‘Influenza vaccine is essential for tackling child mortality, health of pregnant women in India’https://indianexpress.com/article/parenting/health-fitness/influenza-vaccine-child-mortality-pregnant-women-india-5746609/

‘Influenza vaccine is essential for tackling child mortality, health of pregnant women in India’

"Since 2010, we have witnessed in India severe outbreaks of influenza. The latest was in northern India, in Delhi, Kashmir and a couple of other areas, in the beginning of the year. Almost every year over the past four years in India, we have had outbreaks of flu."

influenza vaccination india
Influenza is one of the 10 major threats to global health in 2019. (representative image)

The Universal Immunisation Programme in India has facilitated vaccination for children and pregnant women to protect them from preventable diseases. More babies are now known to be receiving basic vaccinations as compared to earlier. And yet, 62 per cent of children between 12-23 months received basic vaccinations while 54 per cent received all basic vaccinations by the age of 12 months, as per National Family Health Survey 2015-16. Compared to India, some other neighbouring countries like Thailand, Bangladesh and Sri Lanka have reported vaccination of up to 90 per cent of children.

India, as per UNICEF, has the largest number of births in the world–more than 26 million a year–and also accounts for 20 per cent of child mortality worldwide. And one of the most efficient ways to protect mothers and children from preventable diseases is by vaccination.

One of the rising health concerns in the country is influenza. As per World Health Organisation (WHO), it is one of the 10 major threats to global health in 2019. Every year across the globe, there are an estimated one billion cases, of which three to five million are severe cases, resulting in 2,90,000 to 6,50,000 influenza-related respiratory deaths. India’s vulnerability to influenza has only increased in the past few years, making awareness about flu vaccine the need of the hour.

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Express Parenting spoke to Jean-Pierre Baylet, Country Head, India and South Asia, Sanofi Pasteur, a company devoted to vaccines, about the importance of immunisation and the threat of influenza in the country.

Why is vaccination important?

There was a time when we used to have large outbreaks of small pox or polio. With vaccination, we have managed to eradicate small pox; we are on the verge of eradicating polio. Millions of babies worldwide are being protected against diseases, thanks to vaccination. Without vaccination, we would have had to cope with many more health complications in children; we would have many more disabled children than what we have today. And as World Health Organisation says, after running water, vaccination is the greatest invention, in terms of public health.

What are some of the most important vaccines that children should be given?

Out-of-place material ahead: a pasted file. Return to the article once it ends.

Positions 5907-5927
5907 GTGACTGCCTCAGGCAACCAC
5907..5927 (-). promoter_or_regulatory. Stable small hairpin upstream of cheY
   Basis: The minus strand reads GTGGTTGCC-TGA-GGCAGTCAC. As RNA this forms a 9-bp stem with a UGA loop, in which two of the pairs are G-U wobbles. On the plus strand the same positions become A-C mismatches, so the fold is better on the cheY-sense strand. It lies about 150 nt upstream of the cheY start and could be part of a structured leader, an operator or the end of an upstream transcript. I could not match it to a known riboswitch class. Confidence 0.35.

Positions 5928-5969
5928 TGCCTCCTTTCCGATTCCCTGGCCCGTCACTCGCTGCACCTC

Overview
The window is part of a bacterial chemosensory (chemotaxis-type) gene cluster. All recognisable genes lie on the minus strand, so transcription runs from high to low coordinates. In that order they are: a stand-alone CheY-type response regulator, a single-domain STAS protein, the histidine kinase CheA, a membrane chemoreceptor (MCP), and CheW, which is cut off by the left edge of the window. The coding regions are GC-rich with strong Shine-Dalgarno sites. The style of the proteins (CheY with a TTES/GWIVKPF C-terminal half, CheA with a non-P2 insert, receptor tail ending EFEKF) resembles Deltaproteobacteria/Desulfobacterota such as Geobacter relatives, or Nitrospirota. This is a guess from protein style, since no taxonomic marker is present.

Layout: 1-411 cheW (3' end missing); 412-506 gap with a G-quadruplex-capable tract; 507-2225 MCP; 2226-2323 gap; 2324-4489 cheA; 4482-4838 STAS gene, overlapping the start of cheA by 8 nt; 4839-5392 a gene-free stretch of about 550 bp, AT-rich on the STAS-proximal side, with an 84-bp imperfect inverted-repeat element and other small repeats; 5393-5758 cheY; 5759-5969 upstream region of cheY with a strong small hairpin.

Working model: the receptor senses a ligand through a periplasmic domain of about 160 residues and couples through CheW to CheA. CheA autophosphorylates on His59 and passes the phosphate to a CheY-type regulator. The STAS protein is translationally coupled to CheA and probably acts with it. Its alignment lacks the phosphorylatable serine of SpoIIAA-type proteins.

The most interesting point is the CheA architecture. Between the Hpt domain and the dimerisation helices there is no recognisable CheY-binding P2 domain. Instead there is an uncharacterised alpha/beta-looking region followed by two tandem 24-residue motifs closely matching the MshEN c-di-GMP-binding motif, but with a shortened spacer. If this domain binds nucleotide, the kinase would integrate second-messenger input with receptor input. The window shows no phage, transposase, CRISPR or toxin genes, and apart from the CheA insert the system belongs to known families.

There are around 13-15 preventable diseases in India today, starting from polio, meningitis to measles and typhoid, among others. Whatever vaccine is available, I would recommend parents to avail them. What I mean by that is when a vaccine is approved for usage in children India, there is no reason for parents to avoid getting them for their child’s protection.

At what age should a child be vaccinated?

You can start giving some vaccines like BCG or OPV a couple of hours after birth. Most of the vaccines are given between six weeks and one year of age of the baby.

Do vaccines have side effects?

If you look at the science behind vaccines, before they are made available, they go through very large chemical trials where we test not only whether it works but also its safety. When we test for safety, we also look at whether they have any side effects. The vaccine that is approved in a country has passed all the tests and chemical trials, and is safe to be given to children and adults at a specific age.

Why is influenza vaccine important?

Since 2010, we have witnessed in India severe outbreaks of influenza. The latest was in northern India, in Delhi, Kashmir and a couple of other areas, in the beginning of the year. Almost every year over the past four years in India, we have had outbreaks of flu, especially in 2015-16. The Government of India has reported close of one lakh cases of flu and five to six thousand deaths. The amount of cases officially reported is actually very small compared to reality. Most doctors do not report cases of flu, and patients are not always tested for flu. So, there is gross under-reporting of influenza in the country. Influenza can lead to severe health conditions in people. It is also dangerous for pregnant women and can lead to either the loss of the baby or the mother’s death. So, I do believe that we need to take measures to prevent flu in India if we want to tackle child mortality and health of pregnant women.